How does the media talk about health?

The media both reflects and shapes public thinking. Understanding how the media communicates issues around health and health inequalities helps us understand both the challenges and opportunities we face in broadening out the debate on health. As part of their research, FrameWorks analysed a random sample of 209 newspaper articles about health and 182 materials from third-sector organisations to identify common narratives about the determinants of health.

They found that these narratives tended to reinforce an individualistic understanding of health. When discussing the determinants of health, media materials mentioned behavioural factors slightly more often than social factors. However, tellingly, when talking about solutions they focused primarily on the role of individuals and families (for example, raising public awareness or encouraging different dietary choices) and health care (Figure 3).

Figure 3: Who is targeted by the solutions mentioned in 209 newspaper articles about health in 2016?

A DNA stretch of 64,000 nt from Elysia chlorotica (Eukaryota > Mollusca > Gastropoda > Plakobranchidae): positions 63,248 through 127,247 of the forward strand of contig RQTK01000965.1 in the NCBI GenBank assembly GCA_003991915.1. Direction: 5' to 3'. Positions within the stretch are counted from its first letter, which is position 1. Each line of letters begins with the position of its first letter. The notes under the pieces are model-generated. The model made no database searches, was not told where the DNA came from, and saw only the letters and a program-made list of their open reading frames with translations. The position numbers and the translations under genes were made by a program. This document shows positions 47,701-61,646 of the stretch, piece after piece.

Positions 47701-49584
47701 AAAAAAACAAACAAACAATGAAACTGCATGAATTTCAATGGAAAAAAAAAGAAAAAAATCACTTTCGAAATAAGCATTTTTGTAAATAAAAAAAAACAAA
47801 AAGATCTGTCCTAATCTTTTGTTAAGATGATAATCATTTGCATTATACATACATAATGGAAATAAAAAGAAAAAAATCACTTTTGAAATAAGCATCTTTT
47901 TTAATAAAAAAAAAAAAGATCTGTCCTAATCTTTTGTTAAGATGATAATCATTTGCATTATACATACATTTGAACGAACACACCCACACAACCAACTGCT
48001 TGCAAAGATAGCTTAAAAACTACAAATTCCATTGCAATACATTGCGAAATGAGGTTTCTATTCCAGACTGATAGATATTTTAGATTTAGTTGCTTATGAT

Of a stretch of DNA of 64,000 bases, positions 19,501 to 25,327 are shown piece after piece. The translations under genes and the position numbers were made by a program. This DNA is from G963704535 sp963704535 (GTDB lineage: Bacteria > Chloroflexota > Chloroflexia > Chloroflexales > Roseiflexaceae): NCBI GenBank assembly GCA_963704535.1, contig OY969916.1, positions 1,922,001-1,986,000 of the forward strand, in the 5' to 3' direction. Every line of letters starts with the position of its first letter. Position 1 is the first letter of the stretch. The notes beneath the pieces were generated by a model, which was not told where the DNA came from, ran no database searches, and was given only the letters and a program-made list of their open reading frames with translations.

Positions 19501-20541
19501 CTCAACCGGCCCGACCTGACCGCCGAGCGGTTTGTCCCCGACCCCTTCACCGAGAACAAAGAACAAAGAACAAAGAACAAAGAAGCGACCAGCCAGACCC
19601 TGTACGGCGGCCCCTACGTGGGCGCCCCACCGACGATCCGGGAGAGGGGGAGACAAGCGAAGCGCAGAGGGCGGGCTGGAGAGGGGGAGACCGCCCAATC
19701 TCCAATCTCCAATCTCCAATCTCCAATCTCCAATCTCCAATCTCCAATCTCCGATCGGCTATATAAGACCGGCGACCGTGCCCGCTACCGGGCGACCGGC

Source: Adapted from Levay et al.

One common media narrative – ‘health consumerism’ – locates the causes of, and solutions to, health issues entirely in people’s choices and behaviours; social and environmental factors are wholly absent from this narrative. This approach addresses the readers as consumers, and highlights the importance of individuals’ decisions about purchasing various products – for example, healthy food or gym memberships.

Where media stories discussed solutions to health problems, they similarly focused on changes in individual and family behaviour, and health care. This narrative can constrain the public’s appreciation of the available solutions for improving health and reducing health inequalities.

The media analysis also found a lack of discussion about health inequalities in the news (Figure 4). While there was some limited discussion about health inequalities in relation to location, gender or socioeconomic status, there was very little in relation to factors such as ethnicity, sexual orientation or disability. This means that the public does not consistently hear about the true scale and nature of health inequalities, much less the inequalities in power that underlie them.

Figure 4: Level of attention devoted to health inequalities in 209 newspaper articles about health in 2016

* FrameWorks researchers selected a random sampling of articles (print and online) from these sources using a search strategy designed to capture a range of topics related to health. Details are given in Levay et al.8

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